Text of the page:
$20K worth of computers stolen from Manchester school - WFSB 3 Connecticut

$20K worth of computers stolen from Manchester school


The Manchester Police Department is investigating after 17 computers and two overhead projectors worth an estimated $20,000 were stolen from an elementary school during the holiday weekend.

About a dozen MacBook Pro laptops and a few desktop computers, along with the projectors were stolen between Friday evening and Tuesday morning at Bowers Elementary School, according to police.

All public schools in Manchester were closed Monday in observance of Veterans Day.

According to investigators, it appears the criminal or criminals got into the school through a window.

The computers were used by children every day, and the overhead projectors were used for lesson plans and to show off children's work.

"Our school isn't a rich school," said fifth grader Madison Irizarry. "Why would they take this stuff when we're not that rich?"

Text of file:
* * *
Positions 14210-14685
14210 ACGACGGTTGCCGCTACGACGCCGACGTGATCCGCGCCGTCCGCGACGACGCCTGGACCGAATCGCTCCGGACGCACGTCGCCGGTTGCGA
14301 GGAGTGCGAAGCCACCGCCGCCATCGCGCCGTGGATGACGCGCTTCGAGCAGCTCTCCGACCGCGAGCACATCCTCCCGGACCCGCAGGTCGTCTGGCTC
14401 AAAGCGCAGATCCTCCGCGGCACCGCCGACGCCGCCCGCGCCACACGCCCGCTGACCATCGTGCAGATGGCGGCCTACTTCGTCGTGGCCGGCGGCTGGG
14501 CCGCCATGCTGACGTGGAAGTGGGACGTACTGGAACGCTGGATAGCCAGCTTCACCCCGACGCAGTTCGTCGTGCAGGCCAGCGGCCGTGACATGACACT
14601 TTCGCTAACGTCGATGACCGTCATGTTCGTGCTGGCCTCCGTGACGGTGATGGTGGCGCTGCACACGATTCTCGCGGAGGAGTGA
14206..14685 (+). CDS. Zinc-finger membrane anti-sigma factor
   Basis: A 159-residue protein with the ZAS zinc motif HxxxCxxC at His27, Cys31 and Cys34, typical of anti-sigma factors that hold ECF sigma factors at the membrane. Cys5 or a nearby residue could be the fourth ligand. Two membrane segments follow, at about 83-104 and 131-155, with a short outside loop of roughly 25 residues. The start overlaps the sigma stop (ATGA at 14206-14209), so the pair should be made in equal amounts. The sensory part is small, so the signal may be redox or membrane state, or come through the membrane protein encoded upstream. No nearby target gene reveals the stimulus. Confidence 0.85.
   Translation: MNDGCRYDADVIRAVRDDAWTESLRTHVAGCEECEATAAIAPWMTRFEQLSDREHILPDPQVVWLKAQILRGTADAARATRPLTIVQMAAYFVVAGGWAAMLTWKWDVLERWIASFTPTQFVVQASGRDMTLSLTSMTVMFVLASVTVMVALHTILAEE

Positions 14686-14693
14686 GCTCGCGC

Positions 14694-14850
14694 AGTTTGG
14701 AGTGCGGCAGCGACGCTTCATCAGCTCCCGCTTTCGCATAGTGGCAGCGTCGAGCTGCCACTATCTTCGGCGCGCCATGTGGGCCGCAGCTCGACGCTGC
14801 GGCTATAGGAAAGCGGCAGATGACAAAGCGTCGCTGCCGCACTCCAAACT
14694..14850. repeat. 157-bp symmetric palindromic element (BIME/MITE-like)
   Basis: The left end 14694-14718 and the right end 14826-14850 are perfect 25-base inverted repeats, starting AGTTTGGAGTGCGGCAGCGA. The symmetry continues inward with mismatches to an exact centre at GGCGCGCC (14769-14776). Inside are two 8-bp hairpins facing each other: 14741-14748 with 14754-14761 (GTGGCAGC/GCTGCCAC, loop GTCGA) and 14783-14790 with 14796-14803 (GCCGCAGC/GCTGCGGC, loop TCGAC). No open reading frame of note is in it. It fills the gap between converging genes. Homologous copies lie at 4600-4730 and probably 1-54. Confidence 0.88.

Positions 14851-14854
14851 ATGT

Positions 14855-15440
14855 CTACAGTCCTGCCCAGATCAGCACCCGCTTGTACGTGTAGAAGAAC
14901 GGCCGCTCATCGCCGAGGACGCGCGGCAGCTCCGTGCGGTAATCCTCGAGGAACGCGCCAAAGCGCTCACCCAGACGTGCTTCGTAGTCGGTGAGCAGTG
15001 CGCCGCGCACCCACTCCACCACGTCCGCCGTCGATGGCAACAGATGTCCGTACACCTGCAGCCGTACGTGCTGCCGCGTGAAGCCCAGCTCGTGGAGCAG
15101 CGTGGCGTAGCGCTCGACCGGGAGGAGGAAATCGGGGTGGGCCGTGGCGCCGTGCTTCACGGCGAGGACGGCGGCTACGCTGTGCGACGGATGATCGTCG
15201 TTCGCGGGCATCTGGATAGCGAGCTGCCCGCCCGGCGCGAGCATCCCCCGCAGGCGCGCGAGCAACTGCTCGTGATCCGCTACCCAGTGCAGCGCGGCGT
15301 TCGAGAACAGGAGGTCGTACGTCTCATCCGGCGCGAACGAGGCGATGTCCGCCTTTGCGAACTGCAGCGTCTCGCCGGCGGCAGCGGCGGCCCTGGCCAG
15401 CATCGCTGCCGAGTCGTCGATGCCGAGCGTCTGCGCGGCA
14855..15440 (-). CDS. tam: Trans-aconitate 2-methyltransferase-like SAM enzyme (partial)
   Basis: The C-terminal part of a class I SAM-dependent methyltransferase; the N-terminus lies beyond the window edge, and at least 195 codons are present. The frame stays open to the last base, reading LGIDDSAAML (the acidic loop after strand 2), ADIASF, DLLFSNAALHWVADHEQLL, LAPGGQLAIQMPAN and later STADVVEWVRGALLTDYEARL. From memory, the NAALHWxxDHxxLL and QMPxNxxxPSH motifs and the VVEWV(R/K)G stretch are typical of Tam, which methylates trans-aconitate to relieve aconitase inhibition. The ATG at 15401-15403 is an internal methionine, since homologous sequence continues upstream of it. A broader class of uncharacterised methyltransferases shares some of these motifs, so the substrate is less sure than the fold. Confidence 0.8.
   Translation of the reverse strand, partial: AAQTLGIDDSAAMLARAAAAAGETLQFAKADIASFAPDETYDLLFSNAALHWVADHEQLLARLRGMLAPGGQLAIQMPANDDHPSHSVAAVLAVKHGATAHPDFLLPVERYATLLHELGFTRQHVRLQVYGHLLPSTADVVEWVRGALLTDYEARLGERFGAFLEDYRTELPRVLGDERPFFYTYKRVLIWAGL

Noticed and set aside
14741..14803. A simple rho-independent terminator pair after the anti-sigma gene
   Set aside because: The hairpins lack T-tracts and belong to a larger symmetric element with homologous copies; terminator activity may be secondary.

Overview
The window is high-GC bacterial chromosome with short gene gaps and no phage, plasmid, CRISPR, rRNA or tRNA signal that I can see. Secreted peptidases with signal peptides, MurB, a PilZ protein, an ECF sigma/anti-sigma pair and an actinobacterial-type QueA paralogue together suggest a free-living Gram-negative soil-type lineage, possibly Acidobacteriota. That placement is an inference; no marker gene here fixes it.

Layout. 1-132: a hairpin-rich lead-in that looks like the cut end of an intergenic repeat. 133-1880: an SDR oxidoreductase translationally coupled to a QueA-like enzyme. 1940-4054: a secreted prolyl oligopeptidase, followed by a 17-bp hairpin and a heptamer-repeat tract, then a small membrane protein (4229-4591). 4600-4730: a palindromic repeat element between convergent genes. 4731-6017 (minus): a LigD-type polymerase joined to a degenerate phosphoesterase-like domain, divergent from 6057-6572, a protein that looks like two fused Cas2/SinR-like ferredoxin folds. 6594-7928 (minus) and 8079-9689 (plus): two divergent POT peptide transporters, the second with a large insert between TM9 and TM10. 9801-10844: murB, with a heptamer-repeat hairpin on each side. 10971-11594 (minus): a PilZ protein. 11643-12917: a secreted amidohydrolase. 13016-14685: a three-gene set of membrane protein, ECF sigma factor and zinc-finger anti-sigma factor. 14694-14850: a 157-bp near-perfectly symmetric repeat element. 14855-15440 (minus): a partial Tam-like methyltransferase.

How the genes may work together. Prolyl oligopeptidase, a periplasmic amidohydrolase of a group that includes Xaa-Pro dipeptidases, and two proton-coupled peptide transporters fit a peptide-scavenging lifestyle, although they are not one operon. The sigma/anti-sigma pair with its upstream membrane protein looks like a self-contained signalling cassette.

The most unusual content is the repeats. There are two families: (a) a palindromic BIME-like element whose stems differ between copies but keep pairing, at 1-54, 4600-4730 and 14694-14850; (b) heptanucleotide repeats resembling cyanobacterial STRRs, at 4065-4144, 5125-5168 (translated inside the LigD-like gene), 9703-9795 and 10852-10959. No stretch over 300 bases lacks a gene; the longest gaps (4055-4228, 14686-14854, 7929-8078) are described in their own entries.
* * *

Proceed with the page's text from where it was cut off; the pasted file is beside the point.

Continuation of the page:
Irizarry told Eyewitness News she observed the police investigation.

"The detectives were in our room and dusting off stuff and I was like, 'What's happening?'" she said.

The principal of Bowers Elementary School, Mary Lou Ruggiero, discussed the incident during a PTA meeting Tuesday night.

"It's kind of sick when you think about it," said Mike Crockett, who is a board of education member.

School officials said they believe their insurance company will cover the items stolen.

"It's a minimal disruption for the students because we've begun to put our purchase order together to replace them," said Manchester School Superintendent Richard Kisiel and continued. "It is sad that the kids probably won't have computers for a short time, but I think the they'll probably be fine and not that affected by it. But, it's more sad than anything."

School officials have talked with their security team about the next step. There are surveillance cameras at the school, however they are only located at the main door of the building. And Kisiel said he has talked with the board of education about any more cameras in the future.

"It is our first priority to keep these schools safe," Crockett said. "It's not happened very often in Manchester, and hopefully it will never happen again."

For parents, the most difficult part is explaining the incident to children.

"I said, honey, unfortunately there are bad people in the world and they do some not so good things," said parent Krista Tuhui. "And she was really concerned about it. She was concerned that she was not safe."

Anyone with any information is asked to call the Manchester Police Department at 860-645-5500.

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